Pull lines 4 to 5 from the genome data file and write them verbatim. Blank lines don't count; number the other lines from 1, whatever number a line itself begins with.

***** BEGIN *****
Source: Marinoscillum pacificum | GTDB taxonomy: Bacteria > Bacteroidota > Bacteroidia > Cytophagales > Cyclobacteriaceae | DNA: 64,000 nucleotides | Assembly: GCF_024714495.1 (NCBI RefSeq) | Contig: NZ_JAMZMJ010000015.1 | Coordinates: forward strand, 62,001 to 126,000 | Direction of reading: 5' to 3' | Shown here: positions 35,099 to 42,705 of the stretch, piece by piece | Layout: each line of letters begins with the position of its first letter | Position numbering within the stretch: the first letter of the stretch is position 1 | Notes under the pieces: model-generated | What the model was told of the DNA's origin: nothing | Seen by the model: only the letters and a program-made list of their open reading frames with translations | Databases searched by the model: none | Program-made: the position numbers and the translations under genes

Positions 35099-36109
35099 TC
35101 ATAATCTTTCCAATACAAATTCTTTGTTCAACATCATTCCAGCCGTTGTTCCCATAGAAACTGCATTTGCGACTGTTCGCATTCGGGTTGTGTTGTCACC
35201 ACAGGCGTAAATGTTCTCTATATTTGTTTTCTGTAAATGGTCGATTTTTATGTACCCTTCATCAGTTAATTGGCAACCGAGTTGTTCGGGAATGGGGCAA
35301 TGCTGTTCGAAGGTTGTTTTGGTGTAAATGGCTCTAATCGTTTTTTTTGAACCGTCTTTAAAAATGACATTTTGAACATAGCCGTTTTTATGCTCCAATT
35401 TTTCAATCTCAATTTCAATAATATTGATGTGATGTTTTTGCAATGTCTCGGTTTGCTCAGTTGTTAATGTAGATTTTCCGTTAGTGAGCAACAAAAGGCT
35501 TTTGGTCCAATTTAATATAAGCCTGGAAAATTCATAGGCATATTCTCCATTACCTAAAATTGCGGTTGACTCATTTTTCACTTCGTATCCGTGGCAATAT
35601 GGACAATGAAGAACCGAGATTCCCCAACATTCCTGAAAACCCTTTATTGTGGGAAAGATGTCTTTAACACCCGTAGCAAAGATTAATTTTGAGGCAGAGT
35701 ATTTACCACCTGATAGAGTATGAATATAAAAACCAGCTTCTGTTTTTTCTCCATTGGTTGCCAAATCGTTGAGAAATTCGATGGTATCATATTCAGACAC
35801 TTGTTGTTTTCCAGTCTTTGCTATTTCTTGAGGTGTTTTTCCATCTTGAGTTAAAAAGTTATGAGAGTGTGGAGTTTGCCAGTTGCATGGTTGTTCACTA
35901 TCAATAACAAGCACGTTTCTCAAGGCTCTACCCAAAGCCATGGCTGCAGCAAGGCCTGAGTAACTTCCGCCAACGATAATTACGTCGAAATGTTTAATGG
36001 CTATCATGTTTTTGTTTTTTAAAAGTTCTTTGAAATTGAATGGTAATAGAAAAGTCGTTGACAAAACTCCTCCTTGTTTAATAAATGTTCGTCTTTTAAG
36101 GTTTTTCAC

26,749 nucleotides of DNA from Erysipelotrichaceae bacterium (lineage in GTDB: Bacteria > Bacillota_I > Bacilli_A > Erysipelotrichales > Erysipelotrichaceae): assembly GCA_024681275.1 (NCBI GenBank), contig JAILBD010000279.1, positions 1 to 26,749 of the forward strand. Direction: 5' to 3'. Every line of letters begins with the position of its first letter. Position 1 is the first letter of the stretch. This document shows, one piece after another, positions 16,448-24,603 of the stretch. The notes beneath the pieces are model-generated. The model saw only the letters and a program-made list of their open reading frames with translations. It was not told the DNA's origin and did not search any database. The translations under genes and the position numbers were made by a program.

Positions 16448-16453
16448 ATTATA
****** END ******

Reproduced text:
35101 ATAATCTTTCCAATACAAATTCTTTGTTCAACATCATTCCAGCCGTTGTTCCCATAGAAACTGCATTTGCGACTGTTCGCATTCGGGTTGTGTTGTCACC
35201 ACAGGCGTAAATGTTCTCTATATTTGTTTTCTGTAAATGGTCGATTTTTATGTACCCTTCATCAGTTAATTGGCAACCGAGTTGTTCGGGAATGGGGCAA